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(IAQ) Indoor Quality and LEED

EE&G offers  Indoor environmental quality, you need. A high-quality building—one that is holistically developed using a system like LEED. Building owners and architects have been doing more to obtain LEED credits during the design and construction of new buildings in order to make them more energy-efficient, and occupant-friendly as it relates to Indoor Air Quality. One of the methods for obtaining LEED credits involves the collection of air samples, prior to occupancy with the HVAC system operating as designed and includes the following:

Better buildings, better productivity

Healthy indoor environments, one that employers, investors, building developers, and owners are discovering. A better (IEQ) indoor environmental quality is better for people—and people are the most valuable resource in most organizations, typically accounting for 90 percent of business operating costs. Even a 1 percent improvement in productivity or in reduced absenteeism can have a major impact on the bottom line and competitiveness of any business. A 2012 study found that companies that adopt more rigorous standards are associated with higher labor productivity, by an average of 16 percent, over non-green firms.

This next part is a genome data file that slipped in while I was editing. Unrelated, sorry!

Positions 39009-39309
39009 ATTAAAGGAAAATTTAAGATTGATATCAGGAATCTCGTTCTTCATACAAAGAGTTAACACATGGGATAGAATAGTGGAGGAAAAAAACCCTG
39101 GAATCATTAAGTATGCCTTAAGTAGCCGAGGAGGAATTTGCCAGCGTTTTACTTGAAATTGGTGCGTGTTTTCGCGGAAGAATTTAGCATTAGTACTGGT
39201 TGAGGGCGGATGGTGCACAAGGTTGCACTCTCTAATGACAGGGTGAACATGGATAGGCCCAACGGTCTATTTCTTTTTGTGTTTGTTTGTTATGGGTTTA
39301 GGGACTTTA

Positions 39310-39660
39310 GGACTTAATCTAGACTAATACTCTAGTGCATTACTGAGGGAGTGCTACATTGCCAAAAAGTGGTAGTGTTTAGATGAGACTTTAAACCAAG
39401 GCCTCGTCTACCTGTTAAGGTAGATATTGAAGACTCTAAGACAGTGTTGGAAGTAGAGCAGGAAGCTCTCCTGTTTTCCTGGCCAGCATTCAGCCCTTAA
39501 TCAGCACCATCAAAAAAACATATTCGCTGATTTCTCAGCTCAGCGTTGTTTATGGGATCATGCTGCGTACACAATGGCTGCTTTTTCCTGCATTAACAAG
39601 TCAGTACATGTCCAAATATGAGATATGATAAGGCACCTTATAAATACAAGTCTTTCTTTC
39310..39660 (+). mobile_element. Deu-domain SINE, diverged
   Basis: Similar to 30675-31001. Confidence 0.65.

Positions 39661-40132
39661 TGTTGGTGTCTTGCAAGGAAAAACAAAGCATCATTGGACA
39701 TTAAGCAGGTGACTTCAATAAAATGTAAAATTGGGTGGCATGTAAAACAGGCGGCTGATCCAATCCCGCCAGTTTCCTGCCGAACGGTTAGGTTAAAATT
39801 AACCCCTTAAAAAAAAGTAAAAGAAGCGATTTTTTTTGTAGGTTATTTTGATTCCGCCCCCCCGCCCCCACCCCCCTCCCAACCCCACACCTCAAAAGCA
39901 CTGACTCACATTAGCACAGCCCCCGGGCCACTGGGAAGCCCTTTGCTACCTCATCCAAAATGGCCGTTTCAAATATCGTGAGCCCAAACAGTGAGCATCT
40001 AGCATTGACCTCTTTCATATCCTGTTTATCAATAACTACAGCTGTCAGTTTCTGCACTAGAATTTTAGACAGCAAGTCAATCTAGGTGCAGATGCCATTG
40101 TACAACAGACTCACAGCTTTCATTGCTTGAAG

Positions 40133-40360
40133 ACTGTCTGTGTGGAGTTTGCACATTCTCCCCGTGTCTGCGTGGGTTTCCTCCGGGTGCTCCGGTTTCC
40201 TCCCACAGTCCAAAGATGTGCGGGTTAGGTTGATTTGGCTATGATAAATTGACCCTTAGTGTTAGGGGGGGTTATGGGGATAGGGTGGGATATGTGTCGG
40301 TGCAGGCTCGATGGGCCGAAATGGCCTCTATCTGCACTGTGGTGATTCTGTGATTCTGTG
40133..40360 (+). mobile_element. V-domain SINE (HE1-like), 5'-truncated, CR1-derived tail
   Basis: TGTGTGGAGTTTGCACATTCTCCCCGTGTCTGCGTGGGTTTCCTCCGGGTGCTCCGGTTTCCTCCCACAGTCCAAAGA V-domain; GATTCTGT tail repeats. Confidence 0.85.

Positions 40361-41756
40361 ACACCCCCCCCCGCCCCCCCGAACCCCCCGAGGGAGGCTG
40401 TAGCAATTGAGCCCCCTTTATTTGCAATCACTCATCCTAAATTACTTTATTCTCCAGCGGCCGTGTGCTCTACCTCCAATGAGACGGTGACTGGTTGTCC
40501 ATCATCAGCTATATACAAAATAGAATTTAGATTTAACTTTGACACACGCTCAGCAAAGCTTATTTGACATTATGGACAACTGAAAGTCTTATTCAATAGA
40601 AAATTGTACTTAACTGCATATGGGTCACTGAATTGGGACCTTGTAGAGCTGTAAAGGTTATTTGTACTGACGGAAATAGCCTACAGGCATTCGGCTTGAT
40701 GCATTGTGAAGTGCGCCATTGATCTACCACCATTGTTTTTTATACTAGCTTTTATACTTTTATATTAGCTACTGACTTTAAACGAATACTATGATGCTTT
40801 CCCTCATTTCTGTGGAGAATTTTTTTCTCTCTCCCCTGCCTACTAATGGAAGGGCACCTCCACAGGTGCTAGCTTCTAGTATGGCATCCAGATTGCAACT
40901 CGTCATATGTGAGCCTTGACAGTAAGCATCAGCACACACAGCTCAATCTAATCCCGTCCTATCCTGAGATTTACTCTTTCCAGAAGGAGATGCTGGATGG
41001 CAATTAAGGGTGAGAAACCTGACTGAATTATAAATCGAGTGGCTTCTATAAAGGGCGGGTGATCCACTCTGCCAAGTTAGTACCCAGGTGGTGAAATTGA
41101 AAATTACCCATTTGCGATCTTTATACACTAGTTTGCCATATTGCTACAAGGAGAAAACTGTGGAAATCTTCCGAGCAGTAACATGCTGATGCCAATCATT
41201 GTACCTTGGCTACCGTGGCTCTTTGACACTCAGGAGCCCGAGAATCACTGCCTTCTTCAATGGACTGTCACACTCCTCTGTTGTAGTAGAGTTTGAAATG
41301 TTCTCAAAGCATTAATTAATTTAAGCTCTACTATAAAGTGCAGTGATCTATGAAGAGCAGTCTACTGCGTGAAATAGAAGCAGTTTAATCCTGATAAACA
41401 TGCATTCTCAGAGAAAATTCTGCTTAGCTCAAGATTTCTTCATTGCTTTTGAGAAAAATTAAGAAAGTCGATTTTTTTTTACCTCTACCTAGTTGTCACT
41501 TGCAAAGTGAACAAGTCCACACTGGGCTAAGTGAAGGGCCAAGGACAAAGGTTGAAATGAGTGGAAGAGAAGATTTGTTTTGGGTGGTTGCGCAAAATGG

A Holistic System For IEQ

To have a high-quality (IAQ) Indoor Quality quality, you need a high-quality building—one that is holistically developed using a system like LEED. You can’t have a high-performing indoor space if the building itself is wasting energy, water, and other resources. You can’t ensure health in a building that is constructed on land unsuitable for development. You can’t ensure well-being in a building that is not optimized for the systems inside. You can’t have a more comfortable indoor environment in a building that is contributing to the heat island effect. All of these components contribute to the LEED rating system and what ensures a high-performing building from the inside out.

The (IEQ) Indoor Quality

The relationship between the IAQ and the health and comfort of occupants is complex. Local customs and expectations, occupant activities and the building’s site, design and construction are just a few variables that make it harder to measure. However, there are many ways to quantify the direct effect of a building on its occupants.

Our technique combines traditional approaches with emerging design strategies. Traditional approaches include ventilation and thermal control, while the emerging design techniques involve advanced lighting metrics, acoustics, and a holistic emissions-based approach.

  • IAQ-related volatile organic compounds (TVOCs)
  • Carbon monoxide
  • 4-phenyl-cyclohexene.
  • Formaldehyde
  • Mold

EE&G’s Industrial Hygiene group can the necessary sampling to comply with testing requirements and produce the necessary documentation to air the architect or building owner obtaining LEED credits.